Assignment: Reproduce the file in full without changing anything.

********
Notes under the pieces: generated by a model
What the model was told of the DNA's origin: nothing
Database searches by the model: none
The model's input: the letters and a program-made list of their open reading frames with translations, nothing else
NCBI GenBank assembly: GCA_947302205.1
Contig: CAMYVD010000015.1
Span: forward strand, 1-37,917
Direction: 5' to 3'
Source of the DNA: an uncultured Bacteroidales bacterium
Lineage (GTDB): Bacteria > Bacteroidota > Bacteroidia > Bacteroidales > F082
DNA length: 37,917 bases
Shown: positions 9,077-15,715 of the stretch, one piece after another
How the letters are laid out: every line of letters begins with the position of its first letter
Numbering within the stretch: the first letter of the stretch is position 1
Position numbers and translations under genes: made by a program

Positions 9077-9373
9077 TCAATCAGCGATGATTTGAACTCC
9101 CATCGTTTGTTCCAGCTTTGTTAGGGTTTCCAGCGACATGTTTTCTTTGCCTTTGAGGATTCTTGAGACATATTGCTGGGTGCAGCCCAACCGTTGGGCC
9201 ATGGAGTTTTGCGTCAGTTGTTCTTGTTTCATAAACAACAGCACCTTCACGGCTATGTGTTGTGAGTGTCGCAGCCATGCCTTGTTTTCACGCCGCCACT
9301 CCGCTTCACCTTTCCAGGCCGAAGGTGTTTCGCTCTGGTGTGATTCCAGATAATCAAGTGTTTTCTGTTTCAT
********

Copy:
Notes under the pieces: generated by a model
What the model was told of the DNA's origin: nothing
Database searches by the model: none
The model's input: the letters and a program-made list of their open reading frames with translations, nothing else
NCBI GenBank assembly: GCA_947302205.1
Contig: CAMYVD010000015.1
Span: forward strand, 1-37,917
Direction: 5' to 3'
Source of the DNA: an uncultured Bacteroidales bacterium
Lineage (GTDB): Bacteria > Bacteroidota > Bacteroidia > Bacteroidales > F082
DNA length: 37,917 bases
Shown: positions 9,077-15,715 of the stretch, one piece after another
How the letters are laid out: every line of letters begins with the position of its first letter
Numbering within the stretch: the first letter of the stretch is position 1
Position numbers and translations under genes: made by a program

Positions 9077-9373
9077 TCAATCAGCGATGATTTGAACTCC
9101 CATCGTTTGTTCCAGCTTTGTTAGGGTTTCCAGCGACATGTTTTCTTTGCCTTTGAGGATTCTTGAGACATATTGCTGGGTGCAGCCCAACCGTTGGGCC
9201 ATGGAGTTTTGCGTCAGTTGTTCTTGTTTCATAAACAACAGCACCTTCACGGCTATGTGTTGTGAGTGTCGCAGCCATGCCTTGTTTTCACGCCGCCACT
9301 CCGCTTCACCTTTCCAGGCCGAAGGTGTTTCGCTCTGGTGTGATTCCAGATAATCAAGTGTTTTCTGTTTCAT